A reverse mortgage is a loan available to homeowners 62 or older. Instead of the homeowner paying a lender, however, the lender gives the homeowner a monthly advance, a lump sum payment, a line of credit or some combination of these options. For several reasons, tax consequences among them, the Financial Industry Regulatory Authority advises that these mortgages be approached with caution.
How Reverse Mortgages Work
A reverse mortgage allows elderly homeowners to access the equity in their property. Although classified as a home equity loan, it must also be a first mortgage. From the proceeds of this loan, the lender pays off any existing mortgage debt, then makes the remaining funds available to the homeowner.
A reverse mortgage become due when the house is sold or the homeowner leaves the property. If the sale proceeds don't cover the loan payoff, the mortgage insurance required for most reverse mortgages covers the shortfall. Any proceeds of the sale in excess of the amount owed are paid to the homeowner or the estate.
Proceeds Are Tax Free
One positive aspect of a reverse mortgage is that the homeowner pays no taxes on any money received. This is appropriate because there is no taxable gain -- the reverse mortgage is a loan. Because reverse mortgage payments are not income, they don't affect income-related aspects of Social Security or Medicare benefits.
Other Tax Consequences
Although interest accrues monthly on reverse mortgages, it can't be deducted until it is actually paid -- almost always when the house is sold. This means that the homeowner loses one of the unique benefits of homeownership, which is that interest paid on home mortgages -- subject to certain limits -- is tax deductible each year over the life of the mortgage. This is a substantial tax disadvantage and is one of the reasons that FINRA suggests that homeowners first investigate other loan alternatives, including a conventional home-equity loan.
Another downside to reverse mortgages is that since the government classifies them as home equity loans, they are subject to the same deductibility limits of other home equity loans. Interest is only deductible on loan amounts up to $100,000. If the house has benefited from sufficient appreciation, another alternative to a reverse mortgage is simply to refinance with another larger first mortgage, usually with better loan terms and lower refinancing expenses.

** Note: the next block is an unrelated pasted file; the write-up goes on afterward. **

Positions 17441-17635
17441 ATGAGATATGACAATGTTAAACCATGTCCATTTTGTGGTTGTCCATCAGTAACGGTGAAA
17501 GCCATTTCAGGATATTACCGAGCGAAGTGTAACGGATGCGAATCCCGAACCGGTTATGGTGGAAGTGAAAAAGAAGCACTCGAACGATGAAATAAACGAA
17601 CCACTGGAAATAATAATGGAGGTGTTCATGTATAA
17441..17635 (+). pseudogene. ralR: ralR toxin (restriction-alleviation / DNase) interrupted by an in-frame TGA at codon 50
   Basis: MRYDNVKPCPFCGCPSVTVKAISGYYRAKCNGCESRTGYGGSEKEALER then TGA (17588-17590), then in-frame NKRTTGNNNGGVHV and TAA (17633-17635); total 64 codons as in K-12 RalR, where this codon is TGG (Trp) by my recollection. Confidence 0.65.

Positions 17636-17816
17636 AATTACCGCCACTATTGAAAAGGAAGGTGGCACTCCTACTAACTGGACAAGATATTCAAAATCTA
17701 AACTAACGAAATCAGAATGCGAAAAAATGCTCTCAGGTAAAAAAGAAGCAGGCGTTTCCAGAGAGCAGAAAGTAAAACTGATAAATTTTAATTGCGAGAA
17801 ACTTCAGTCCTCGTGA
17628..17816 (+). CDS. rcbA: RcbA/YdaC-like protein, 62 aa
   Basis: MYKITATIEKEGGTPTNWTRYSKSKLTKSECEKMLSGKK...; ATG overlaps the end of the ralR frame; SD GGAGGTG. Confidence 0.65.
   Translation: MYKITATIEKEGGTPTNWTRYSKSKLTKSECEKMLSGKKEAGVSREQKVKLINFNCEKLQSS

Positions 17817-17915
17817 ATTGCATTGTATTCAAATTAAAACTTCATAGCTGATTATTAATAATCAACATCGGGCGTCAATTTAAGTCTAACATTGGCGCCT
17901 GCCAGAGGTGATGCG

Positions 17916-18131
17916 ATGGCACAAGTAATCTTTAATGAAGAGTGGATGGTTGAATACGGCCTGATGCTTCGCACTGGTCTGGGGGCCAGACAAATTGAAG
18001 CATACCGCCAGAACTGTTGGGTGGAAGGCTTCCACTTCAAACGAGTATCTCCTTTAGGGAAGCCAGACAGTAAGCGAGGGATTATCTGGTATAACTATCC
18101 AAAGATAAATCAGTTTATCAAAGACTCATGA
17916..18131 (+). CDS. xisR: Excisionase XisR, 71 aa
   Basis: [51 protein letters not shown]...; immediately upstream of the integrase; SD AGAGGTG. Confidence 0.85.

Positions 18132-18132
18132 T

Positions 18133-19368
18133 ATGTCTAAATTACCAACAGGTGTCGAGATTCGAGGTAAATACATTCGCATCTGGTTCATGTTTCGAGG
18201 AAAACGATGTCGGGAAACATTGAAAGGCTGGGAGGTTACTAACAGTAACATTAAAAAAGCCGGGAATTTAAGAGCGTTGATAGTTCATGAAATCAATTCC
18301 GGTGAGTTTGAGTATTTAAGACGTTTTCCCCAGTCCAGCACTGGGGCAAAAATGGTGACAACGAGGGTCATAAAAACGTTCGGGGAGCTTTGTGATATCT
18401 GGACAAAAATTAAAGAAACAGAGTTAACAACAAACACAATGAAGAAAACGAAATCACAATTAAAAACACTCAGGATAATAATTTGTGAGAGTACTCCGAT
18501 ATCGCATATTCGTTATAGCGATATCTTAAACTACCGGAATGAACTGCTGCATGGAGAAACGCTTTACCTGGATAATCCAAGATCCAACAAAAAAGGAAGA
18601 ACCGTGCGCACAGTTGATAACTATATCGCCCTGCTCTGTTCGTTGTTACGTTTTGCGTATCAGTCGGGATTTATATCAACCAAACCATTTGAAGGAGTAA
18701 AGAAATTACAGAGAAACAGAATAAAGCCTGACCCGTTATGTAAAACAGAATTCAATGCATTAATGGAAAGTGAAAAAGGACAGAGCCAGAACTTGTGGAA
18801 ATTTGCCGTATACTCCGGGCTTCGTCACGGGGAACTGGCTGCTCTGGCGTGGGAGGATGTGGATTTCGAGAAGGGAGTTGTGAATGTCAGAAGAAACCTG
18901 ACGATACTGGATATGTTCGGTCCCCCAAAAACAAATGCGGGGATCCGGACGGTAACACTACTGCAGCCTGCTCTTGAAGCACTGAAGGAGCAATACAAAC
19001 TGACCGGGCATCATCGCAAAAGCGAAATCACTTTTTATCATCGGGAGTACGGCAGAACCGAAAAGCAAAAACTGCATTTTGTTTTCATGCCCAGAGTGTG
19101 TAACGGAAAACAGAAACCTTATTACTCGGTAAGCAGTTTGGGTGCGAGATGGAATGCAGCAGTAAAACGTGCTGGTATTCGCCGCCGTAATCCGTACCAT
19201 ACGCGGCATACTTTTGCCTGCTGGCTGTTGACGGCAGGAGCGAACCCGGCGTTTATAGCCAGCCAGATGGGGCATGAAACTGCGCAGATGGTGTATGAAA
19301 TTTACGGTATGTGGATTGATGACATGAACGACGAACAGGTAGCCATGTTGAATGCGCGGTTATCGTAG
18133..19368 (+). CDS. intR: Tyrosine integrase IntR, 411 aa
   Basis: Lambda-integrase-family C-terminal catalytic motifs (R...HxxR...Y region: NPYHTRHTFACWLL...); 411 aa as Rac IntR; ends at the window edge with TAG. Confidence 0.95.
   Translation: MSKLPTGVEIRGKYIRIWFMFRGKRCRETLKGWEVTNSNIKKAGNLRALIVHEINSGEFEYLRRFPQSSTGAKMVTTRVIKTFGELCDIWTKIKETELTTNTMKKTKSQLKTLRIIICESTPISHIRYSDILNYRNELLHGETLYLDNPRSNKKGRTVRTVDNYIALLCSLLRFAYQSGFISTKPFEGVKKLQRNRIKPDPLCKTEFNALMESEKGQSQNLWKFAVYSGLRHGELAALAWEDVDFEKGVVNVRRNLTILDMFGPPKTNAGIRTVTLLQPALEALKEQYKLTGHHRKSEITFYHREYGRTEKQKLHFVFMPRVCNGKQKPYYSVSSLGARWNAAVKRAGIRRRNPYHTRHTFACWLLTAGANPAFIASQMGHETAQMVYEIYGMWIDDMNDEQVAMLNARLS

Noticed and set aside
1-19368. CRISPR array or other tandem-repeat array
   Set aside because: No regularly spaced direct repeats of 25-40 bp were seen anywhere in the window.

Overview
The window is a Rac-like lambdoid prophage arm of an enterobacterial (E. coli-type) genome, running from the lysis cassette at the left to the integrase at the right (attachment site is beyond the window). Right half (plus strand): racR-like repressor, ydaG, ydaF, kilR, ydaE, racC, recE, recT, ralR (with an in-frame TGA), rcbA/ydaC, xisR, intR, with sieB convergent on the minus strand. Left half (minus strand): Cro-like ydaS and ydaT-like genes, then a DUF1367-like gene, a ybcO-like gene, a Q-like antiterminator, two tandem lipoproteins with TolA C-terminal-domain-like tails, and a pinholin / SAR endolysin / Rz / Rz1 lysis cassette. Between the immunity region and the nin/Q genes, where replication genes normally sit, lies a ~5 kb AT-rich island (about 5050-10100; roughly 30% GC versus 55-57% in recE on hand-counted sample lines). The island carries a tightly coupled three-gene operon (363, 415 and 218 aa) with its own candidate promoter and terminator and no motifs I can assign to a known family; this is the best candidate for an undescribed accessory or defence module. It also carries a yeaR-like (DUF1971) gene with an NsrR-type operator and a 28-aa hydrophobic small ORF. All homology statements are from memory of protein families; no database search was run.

Reverse Mortgages and Heirs
One good thing about a reverse mortgage is that it is a non-recourse loan. If the sale of the house doesn't generate enough money to pay off the loan, the heirs have no obligation to make up the difference. This remains true even if the deceased has other assets, which are shielded from the reverse mortgage debt. However, lenders charge higher rates and fees for non-recourse loans than for other mortgages.
A reverse mortgage can provide a tax advantage to a homeowner and his heirs because the home's tax basis is stepped up to the fair market value of the house at the time of the homeowner's death. A reverse mortgage that allows the homeowner sufficient funds to remain in his house until death allows the heirs to escape any capital gains tax otherwise due on the appreciated value of the house. This exemption is subject to the current Internal Revenue Service estate value limitations.
I am a retired Registered Investment Advisor with 12 years experience as head of an investment management firm. I also have a Ph.D. in English and have written more than 4,000 articles for regional and national publications.